The Insurance Institute for Highway Safety’s small overlap crash test is no joke. Vehicles that pass often include provisions specifically for the test, and those provisions add weight. How much? Well, according to Porsche’s SUV Body in White Team Leader Rudiger Jahn, 110 pounds in the case of the new Cayenne.

We all know that designing cars to pass ever-stricter crash tests means adding either cost or weight (or both). Exactly how much a specific crash test—particularly the most difficult one, the small overlap test (which involves a vehicle crashing only one quarter of its frontal width into a barrier)—adds in weight has been a mystery to me. So to actually get a figure is something I found rather interesting. One hundred ten pounds is a significant figure, even for an SUV. That’s like having an overweight golden retriever in your car at all times.

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At a press event near Duesseldorf, Jahn walked me around the new 2019 Cayenne to show which provisions had to be added for the small overlap crash test. The first, he told me, was steel bolstering in the wheel well to reduce intrusion into the driver’s footwell:

The second provision was a diagonal member that ties that bolstered wheel well structure into a central longitudinal beam. The idea is that the energy from the crash that pushes the inside of the wheel well will be transferred through that diagonal member, into the strong longitudinal beam, reducing intrusion.

In addition to the provisions on the body, Jahn also said the front subframe was designed in such a way that it precisely orients the wheel during a crash to help minimize intrusion into the cabin. If you look at the vehicles that pass IIHS’s rigorous test, you’ll notice that they all turn the driver’s side wheel in a particular way; here’s an example showing the 2018 Volkswagen Atlas:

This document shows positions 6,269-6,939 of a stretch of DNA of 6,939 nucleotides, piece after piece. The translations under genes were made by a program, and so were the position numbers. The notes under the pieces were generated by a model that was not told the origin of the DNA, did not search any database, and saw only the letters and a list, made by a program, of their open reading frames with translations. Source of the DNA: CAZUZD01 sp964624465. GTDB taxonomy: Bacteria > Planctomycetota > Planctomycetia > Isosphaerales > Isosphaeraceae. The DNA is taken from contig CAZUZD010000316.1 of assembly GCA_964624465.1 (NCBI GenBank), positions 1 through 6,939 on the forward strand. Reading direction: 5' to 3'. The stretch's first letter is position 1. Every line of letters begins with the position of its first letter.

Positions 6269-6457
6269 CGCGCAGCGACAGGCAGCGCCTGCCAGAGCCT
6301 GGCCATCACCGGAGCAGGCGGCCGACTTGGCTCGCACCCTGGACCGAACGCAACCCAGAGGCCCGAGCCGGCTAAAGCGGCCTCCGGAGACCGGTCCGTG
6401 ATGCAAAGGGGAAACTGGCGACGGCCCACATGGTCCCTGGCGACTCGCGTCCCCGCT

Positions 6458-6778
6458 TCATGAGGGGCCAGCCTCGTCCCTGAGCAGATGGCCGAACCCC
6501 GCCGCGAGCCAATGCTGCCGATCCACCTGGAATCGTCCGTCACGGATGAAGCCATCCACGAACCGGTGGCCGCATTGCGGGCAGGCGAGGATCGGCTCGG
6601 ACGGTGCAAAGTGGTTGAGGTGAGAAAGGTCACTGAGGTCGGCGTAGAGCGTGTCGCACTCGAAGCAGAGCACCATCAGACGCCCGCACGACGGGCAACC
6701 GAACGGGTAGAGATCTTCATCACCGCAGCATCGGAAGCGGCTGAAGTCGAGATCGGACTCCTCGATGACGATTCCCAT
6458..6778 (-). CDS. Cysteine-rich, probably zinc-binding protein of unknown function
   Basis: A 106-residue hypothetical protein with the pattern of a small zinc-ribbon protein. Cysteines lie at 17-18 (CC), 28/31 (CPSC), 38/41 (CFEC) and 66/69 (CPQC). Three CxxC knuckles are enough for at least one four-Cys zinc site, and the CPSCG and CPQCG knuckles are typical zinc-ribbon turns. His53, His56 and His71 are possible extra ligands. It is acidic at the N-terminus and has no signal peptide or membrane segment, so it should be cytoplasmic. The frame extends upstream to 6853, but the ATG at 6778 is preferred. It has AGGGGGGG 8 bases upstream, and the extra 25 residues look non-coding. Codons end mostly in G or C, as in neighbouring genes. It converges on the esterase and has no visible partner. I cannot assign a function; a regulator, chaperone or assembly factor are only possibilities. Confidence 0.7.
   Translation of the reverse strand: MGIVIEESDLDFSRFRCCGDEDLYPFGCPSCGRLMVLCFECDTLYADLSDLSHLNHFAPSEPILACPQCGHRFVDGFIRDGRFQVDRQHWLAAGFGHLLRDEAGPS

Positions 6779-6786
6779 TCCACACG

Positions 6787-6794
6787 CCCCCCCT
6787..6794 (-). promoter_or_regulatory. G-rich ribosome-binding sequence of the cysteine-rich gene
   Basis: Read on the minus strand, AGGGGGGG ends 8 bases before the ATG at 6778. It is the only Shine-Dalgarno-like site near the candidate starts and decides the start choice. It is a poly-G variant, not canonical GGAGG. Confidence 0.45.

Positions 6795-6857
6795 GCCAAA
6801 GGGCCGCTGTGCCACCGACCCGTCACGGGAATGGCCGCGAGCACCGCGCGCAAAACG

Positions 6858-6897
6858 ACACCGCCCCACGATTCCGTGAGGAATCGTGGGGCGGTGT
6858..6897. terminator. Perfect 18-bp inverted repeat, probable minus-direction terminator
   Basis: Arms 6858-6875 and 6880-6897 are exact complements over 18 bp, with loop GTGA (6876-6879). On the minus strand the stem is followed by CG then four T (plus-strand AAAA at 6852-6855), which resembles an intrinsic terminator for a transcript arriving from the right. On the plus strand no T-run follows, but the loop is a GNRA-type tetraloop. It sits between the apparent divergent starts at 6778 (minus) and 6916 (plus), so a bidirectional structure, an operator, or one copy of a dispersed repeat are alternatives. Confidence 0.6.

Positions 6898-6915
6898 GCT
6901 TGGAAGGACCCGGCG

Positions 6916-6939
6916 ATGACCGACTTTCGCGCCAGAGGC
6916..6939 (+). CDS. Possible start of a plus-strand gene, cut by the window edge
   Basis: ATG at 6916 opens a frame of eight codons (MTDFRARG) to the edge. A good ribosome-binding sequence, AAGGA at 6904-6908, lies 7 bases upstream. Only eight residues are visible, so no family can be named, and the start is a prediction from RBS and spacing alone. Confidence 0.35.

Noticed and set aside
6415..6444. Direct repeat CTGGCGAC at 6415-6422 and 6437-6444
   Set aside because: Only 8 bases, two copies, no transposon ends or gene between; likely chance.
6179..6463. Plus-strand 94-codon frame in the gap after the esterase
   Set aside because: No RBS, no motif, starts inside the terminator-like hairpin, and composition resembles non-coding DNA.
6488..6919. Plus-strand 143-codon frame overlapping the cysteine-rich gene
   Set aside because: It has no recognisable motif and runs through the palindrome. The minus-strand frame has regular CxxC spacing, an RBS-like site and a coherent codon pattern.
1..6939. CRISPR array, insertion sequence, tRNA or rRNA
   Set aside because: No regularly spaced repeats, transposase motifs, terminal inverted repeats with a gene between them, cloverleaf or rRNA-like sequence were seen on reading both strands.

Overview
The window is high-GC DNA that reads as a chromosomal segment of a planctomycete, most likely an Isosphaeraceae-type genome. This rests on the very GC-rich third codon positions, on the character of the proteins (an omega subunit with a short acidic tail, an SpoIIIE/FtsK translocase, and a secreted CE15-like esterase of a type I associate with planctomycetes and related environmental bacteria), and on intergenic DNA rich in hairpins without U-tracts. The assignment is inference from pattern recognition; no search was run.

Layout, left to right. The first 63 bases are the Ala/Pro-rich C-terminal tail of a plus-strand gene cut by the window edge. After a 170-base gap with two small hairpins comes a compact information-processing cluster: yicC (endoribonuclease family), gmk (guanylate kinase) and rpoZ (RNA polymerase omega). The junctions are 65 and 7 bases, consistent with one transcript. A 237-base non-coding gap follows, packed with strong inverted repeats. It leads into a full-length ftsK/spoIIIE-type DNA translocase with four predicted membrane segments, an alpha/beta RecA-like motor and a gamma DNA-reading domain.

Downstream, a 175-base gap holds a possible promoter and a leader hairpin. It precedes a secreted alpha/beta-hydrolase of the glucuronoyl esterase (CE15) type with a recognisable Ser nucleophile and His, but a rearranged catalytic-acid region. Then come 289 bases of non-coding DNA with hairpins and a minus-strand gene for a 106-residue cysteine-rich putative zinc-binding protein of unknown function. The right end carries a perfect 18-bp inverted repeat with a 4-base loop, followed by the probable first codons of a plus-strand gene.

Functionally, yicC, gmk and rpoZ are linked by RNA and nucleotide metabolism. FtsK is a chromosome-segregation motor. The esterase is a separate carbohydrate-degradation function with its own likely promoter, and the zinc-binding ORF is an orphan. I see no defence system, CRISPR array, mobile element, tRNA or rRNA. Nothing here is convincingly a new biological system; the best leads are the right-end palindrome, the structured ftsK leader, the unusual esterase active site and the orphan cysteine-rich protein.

So yes, the small overlap crash test added 110 pounds to the new Cayenne. But that just meant Jahn and his team at Porsche had to find clever ways to cut weight elsewhere, and they succeeded—the new Cayenne weighs up to 143 pounds less than its predecessor thanks to a body made largely of aluminum. (I’ll delve further into the nerdiness that went into that in a subsequent article).

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I reached out to IIHS to learn more about how their small overlap test affects vehicle weight, and their representative told me:

When we’ve looked at weight changes, we haven’t seen a consistent pattern...The 2014 Nissan Rogue, for example, improved to good in the small overlap test compared with the 2013 model’s marginal rating. However, the 2014 model was a redesign and the vehicle got a little larger. We don’t know how much of that weight increase had to do with changes for the small overlap test. Other vehicles with improved performance lost weight. Manufacturers that integrated structural improvements into new designs were less likely to have weight increases compared to those that decided to make “band-aid” changes with add-on parts that can be bulky and require additional assembly.

Here’s a slide showing how much weight some car models gained and lost between generations that weren’t designed for the small overlap crash, and those that were.